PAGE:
Roland: Planned Parenthood "#babykillers"
A Shelby County Commissioner said Planned Parenthood Greater Memphis Region (PPGMR) are "baby killers" and gave that as the reason he voted last week to delay its federal funding for a free condom program.
County commissioners delayed approval last Monday for $407,000 in federal grants earmarked for local HIV prevention services for four local agencies, including $115,000 in funding for PPGMR's condom program.
Millington commissioner and Shelby County mayoral candidate Terry Roland tweeted that he did believe in birth control, but not in giving PPMGR any money and he hashtagged the tweet "#babykillers." Roland has since deleted the tweet.
"These commissioners don't care about the epidemic of sexually transmitted infections in our community ... they just want to use their positions and power to score cheap political points," said PPGMR CEO Ashley Coffield.
Neighbors oppose dairy plans
The Memphis City Council was slated to vote Tuesday on a plan from Turner Holdings, the Midtown-based milk distributor, that would allow it to park more trucks on its lot.
Neighbors and other interested parties met at Hattiloo Theatre last week to discuss the plan, a meeting filled with anger, doubt, and worry.
The dairy bottling and distribution center wants to transform a nearly three-acre lot behind its facility into a development that would allow the lot to be used for "vehicle maintenance, repair, warehousing, and temporary parking of trucks and trailers." The move would bring many more trucks to Turner.
Several opposed the plan last week saying the trucks would bring more noise, traffic, and fumes to their neighborhood. Others, though, defended the dairy, saying it provides community support and jobs.
Bob Loeb, president of Loeb Properties, said he opposed the dairy's plan and would jump at the chance to buy the property "to see it redeveloped for a compatible use."
Detox facility fails
A drug and alcohol treatment facility planned for Cooper-Young was voted down by a local board last week.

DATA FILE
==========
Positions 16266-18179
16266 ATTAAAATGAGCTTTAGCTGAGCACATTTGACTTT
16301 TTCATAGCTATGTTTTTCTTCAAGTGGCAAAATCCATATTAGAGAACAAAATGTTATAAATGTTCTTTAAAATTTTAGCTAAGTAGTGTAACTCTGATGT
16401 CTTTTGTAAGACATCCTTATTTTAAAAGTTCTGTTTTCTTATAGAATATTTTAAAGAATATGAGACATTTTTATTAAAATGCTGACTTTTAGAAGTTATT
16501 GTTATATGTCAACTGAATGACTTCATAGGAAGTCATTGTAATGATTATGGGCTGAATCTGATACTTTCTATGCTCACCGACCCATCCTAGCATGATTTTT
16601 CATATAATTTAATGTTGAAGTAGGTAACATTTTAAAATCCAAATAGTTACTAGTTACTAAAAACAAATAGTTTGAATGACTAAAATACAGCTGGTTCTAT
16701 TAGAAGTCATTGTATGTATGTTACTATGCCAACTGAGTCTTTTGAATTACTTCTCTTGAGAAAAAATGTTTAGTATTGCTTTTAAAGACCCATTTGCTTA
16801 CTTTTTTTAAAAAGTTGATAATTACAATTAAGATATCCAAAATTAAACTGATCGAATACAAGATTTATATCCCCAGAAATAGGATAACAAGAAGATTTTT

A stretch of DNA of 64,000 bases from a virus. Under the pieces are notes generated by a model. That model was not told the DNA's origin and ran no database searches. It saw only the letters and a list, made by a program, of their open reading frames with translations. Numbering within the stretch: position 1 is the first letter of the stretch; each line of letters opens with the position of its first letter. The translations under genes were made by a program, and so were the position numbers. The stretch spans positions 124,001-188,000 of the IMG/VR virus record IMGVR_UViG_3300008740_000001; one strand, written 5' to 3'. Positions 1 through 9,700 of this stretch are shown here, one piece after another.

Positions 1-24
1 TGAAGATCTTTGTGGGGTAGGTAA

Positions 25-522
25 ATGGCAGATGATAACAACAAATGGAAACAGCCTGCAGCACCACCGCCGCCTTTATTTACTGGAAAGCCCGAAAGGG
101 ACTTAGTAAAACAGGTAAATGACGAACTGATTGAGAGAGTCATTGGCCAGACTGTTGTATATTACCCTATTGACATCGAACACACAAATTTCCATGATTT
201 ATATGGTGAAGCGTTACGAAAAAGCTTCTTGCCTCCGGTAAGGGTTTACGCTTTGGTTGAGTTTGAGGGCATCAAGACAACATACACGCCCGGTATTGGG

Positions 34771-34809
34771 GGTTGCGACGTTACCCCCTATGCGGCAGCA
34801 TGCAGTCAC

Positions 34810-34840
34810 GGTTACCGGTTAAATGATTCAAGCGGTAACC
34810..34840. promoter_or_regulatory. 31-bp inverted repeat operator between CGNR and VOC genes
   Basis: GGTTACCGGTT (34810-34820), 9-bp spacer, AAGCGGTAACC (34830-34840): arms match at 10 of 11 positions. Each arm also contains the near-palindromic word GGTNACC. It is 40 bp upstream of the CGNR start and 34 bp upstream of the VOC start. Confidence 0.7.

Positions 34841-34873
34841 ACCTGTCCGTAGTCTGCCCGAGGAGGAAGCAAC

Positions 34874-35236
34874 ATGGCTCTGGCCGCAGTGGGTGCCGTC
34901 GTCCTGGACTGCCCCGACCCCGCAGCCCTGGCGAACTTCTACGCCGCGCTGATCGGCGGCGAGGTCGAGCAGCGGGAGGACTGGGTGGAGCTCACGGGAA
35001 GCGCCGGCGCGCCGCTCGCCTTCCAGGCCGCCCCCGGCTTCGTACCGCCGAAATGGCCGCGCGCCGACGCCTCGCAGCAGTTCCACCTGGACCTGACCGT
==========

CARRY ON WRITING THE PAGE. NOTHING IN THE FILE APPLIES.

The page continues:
The Memphis and Shelby County Land Use Control Board voted against allowing the facility, which was to open in the old Sheet Metals Worker building at 673 S. Cooper, close to Peabody Park. JourneyPure, Inc. wanted to turn the building into a 32-bed facility for medical detoxification and outpatient treatment.
Company officials said more than 80,000 people in Shelby County need this service. However, neighbors of the building barraged board members with opposition, saying property values would fall and safety in the area would be negatively affected.
Holt rips commercials
West Tennessee state Rep. Andy Holt ripped Tennessee Lottery commercials Wednesday, saying they target Tennessee's poor and "are increasingly predatory, disgusting, and out of hand."
Holt threatened legislation to "put an end to" the commercials if lottery officials didn't tone them down, "Mark my words."
"If you cannot sell a product without encouraging people to sin, go hungry, and skip Christmas, then you clearly have a bad product on your hands," Holt said.
The 110th Tennessee General Assembly convened last week. Buckle up.
Bring on the buskers
The Downtown Memphis Commission (DMC) wants to bring more buskers downtown.
The DMC won funds last week to launch the new Main Street Sounds project. The program will pay buskers, or street musicians, to perform in nearly 50 slots open throughout April and May on the Main Street Mall between Jefferson and Peabody Place.